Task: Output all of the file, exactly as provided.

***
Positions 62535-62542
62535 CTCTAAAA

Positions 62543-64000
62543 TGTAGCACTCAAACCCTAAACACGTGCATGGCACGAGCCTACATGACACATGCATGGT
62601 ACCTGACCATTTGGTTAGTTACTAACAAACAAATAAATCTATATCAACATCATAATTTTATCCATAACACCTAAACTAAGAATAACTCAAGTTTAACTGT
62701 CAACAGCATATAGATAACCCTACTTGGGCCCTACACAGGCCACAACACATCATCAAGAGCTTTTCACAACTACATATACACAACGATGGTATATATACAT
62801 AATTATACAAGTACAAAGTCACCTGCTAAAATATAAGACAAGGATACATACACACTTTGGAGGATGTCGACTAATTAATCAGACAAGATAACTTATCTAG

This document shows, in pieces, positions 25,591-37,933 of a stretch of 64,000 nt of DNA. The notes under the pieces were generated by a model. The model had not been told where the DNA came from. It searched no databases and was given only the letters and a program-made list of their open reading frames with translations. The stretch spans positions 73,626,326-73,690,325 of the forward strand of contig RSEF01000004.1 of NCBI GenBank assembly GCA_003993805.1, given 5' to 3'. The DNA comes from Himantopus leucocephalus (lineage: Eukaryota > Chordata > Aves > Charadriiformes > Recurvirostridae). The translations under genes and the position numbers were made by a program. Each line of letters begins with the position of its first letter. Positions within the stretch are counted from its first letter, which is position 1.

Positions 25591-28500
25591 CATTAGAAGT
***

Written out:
Positions 62535-62542
62535 CTCTAAAA

Positions 62543-64000
62543 TGTAGCACTCAAACCCTAAACACGTGCATGGCACGAGCCTACATGACACATGCATGGT
62601 ACCTGACCATTTGGTTAGTTACTAACAAACAAATAAATCTATATCAACATCATAATTTTATCCATAACACCTAAACTAAGAATAACTCAAGTTTAACTGT
62701 CAACAGCATATAGATAACCCTACTTGGGCCCTACACAGGCCACAACACATCATCAAGAGCTTTTCACAACTACATATACACAACGATGGTATATATACAT
62801 AATTATACAAGTACAAAGTCACCTGCTAAAATATAAGACAAGGATACATACACACTTTGGAGGATGTCGACTAATTAATCAGACAAGATAACTTATCTAG

This document shows, in pieces, positions 25,591-37,933 of a stretch of 64,000 nt of DNA. The notes under the pieces were generated by a model. The model had not been told where the DNA came from. It searched no databases and was given only the letters and a program-made list of their open reading frames with translations. The stretch spans positions 73,626,326-73,690,325 of the forward strand of contig RSEF01000004.1 of NCBI GenBank assembly GCA_003993805.1, given 5' to 3'. The DNA comes from Himantopus leucocephalus (lineage: Eukaryota > Chordata > Aves > Charadriiformes > Recurvirostridae). The translations under genes and the position numbers were made by a program. Each line of letters begins with the position of its first letter. Positions within the stretch are counted from its first letter, which is position 1.

Positions 25591-28500
25591 CATTAGAAGT